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Positive, value-adding judge role for encouraging people to receive (good) feedback positively

I was contemplating putting this under the "Social Life" section of the forum. But, I see this as an example of a positive, leader-like use of the judge role (compare to Corey Wayne's leadership approach).

Without spoiling it, this is a snippet from the new Batman movie, The Long Halloween, Part 1.

 

 

[Minute mark 1:22]

Gordon: (delivers criticism with the judge role while punishing with some disappointment and emotional distance: "you didn't prove yourself to me as a detective") "You may be aces in a fist fight, but you got a lot to learn about detective work."

Batman: (defensiveness: starts to try and prove himself) "I found him, didn't I."

Gordon: (controls the scope of the conversation) "It's not just about finding them. You gotta know how they're gonna help your case. (delivers feedback: teaches Batman about collaborative frames) Mickey Chen is a small fish protected by Falcone [Falcone is Gotham's crime boss]."

Batman: (accepts feedback positively and confirms understanding) "We were never going to get a confession. We needed to make friends. And, in time, flip him."

Gordon: (approves of his confirmation with the judge role while dispensing a compliment as an emotional reward for his cooperation) "Keep talking like that, they'll make you DA."

Batman tries to scare a suspect into a confession. As a result, his tactics lost him and the department a good lead.

Gordon's initial feedback for Batman feels more like criticism when coupled with his emotionally distant body language and clearly disappointed tonality.

When Batman finally understands what he could have done better, Gordon doesn't say "thank you for understanding" which could have been an effective way of encouraging Batman to receive future feedback well. He holds onto the judge role and uses it to deliver a compliment.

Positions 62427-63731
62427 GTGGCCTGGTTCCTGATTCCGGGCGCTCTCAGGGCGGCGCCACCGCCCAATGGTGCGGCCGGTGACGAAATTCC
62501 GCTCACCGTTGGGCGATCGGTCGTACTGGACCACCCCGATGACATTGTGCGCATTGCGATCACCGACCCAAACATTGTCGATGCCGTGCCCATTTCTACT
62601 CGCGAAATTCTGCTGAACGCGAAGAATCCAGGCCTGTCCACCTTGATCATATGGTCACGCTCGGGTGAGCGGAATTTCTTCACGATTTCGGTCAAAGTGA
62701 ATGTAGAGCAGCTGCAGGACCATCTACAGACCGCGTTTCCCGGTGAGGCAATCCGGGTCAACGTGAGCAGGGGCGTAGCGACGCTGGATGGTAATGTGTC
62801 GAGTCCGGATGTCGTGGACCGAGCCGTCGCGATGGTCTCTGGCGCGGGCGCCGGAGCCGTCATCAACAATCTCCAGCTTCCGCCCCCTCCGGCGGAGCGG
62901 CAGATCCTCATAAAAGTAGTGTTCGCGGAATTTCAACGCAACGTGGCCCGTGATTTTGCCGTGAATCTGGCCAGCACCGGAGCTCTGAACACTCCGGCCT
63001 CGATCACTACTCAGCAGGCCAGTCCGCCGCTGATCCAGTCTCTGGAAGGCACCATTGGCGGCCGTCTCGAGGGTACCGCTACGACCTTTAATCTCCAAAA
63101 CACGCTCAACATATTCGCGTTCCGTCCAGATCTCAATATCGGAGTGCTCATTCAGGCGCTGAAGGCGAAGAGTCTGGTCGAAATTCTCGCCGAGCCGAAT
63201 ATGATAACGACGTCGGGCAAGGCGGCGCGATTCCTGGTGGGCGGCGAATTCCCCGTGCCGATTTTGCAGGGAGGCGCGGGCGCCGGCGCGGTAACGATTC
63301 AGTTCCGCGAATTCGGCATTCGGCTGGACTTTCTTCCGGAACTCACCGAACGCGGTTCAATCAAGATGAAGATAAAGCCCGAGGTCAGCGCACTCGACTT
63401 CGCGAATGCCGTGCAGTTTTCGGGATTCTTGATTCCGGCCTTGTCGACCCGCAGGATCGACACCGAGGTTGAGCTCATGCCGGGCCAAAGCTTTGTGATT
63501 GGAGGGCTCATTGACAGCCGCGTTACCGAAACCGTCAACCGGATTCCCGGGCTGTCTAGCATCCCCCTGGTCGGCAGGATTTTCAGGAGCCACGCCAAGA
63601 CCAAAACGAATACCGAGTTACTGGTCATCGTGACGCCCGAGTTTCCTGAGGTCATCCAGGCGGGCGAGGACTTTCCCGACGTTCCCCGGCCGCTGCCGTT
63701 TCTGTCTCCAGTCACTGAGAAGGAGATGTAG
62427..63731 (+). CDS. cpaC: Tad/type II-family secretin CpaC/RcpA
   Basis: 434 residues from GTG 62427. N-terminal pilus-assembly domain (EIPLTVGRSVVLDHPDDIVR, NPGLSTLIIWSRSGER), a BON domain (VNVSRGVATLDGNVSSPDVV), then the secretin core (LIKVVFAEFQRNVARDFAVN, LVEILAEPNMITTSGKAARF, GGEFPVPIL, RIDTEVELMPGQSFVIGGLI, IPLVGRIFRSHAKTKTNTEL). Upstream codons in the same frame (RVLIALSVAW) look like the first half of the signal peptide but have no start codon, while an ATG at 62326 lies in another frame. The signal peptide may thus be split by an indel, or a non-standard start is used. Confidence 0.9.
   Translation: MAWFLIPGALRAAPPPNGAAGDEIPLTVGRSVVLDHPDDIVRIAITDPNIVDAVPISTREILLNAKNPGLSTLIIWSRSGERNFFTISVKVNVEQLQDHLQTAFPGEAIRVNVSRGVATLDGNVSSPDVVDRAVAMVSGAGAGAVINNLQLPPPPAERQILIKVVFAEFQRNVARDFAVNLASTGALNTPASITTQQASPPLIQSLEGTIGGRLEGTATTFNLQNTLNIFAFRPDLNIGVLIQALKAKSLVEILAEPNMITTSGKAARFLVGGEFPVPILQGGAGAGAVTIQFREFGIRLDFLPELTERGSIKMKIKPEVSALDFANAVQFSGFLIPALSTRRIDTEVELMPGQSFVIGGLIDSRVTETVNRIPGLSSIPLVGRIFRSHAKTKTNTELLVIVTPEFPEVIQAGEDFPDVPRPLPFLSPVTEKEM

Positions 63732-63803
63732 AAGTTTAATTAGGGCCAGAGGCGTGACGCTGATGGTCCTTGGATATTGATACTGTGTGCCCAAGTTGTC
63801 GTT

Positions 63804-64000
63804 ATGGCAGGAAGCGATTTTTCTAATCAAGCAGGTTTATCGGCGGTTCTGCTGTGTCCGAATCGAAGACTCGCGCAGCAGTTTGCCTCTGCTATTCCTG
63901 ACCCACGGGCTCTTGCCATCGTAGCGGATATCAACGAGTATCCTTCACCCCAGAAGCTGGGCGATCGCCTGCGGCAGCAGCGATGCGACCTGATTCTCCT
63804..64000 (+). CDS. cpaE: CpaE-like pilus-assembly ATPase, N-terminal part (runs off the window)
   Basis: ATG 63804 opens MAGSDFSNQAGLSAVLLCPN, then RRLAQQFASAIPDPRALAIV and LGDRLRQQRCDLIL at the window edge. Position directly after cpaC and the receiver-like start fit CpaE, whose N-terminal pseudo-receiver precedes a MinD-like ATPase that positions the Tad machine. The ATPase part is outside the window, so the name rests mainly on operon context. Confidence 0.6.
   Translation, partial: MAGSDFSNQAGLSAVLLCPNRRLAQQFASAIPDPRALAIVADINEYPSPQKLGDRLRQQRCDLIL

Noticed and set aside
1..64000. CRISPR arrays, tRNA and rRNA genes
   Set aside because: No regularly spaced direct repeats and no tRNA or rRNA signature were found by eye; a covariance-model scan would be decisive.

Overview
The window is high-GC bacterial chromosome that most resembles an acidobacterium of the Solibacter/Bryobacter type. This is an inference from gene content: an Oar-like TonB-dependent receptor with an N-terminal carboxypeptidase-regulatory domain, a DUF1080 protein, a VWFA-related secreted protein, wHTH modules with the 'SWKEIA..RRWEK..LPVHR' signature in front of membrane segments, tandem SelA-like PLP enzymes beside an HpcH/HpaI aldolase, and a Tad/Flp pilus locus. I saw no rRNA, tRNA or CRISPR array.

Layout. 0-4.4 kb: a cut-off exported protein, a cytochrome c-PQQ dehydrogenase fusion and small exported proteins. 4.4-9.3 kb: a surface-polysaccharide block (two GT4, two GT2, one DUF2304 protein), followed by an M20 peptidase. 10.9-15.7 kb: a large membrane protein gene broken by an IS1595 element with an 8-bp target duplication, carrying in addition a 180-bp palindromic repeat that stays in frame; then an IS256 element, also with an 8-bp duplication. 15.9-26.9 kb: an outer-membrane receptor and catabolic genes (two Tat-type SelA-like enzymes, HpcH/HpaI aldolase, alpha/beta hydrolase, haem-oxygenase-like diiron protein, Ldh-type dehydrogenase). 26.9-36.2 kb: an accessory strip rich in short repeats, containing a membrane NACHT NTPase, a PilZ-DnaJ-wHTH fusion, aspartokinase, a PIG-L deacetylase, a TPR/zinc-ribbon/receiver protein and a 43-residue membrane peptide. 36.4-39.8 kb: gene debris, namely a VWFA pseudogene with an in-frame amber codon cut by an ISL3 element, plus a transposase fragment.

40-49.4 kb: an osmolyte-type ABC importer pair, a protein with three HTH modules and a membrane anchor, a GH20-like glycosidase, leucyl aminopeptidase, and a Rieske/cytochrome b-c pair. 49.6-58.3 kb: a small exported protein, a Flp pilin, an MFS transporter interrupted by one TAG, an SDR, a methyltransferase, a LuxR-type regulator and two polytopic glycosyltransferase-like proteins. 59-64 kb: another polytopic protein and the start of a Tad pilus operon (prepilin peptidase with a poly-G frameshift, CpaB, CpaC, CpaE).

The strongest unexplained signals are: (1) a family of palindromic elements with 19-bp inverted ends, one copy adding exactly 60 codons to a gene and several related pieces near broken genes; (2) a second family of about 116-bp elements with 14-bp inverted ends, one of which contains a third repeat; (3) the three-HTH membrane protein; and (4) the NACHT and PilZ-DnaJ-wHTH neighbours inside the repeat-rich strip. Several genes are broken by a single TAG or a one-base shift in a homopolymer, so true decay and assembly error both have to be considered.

When he delivers that compliment, he reduces his emotional distance by looking toward Batman and giving a small smile. He uses a positive judge role to build Batman back up after his harsh feedback and help incentivize him to behave more collaboratively with suspects in the future (the incentives being the emotional rewards of the judge).

One can easily see Gordon being a mentor figure for the "new and inexperienced" Batman because of the power dynamics that unfolded after this interaction.

I think it can be risky to do with anyone who has not already accepted your leadership. But, with people who have (and especially in dating/relationships), it can be an effective way of being a more positive, value-adding leader (positive for not pushing people down for their mistakes, value-adding for providing feedback that makes them better off).

Matthew Whitewood has reacted to this post.
Matthew Whitewood

P.S.:

Gordon also seems to follow John C. Maxwell's "5 Levels of Leadership" quite well here:

  • Position — people follow you because they have to (= Batman "has" to follow Gordon to an extent unless he wants to make an enemy of the police force—it's a case of Gordon having more domain authority)
  • Permission — people follow you because they want to (= Being a value-adding judge leader makes people—including Batman—want to follow him in the hopes of receiving the emotional rewards he dispenses. In Batman's case, he might want to receive those emotional rewards in order to know that he's still on good standing with the police force)
  • Production — people follow you because of what you have done in the past (= Gordon has built a reputation for being the "last honest man in Gotham" for his stellar work as a cop who never succumbs to the city's vices and negative temptations and a police commissioner who always gets the job done)
  • People development — people follow you because of what you have done for them personally (= Gordon built up Batman into a better detective and a better leader by giving helpful feedback that enabled Batman to achieve more in his work)
  • Pinnacle — People follow you because of who you are and what you represent (= Gordon is the police commissioner who represents justice in his city)
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Matthew Whitewood
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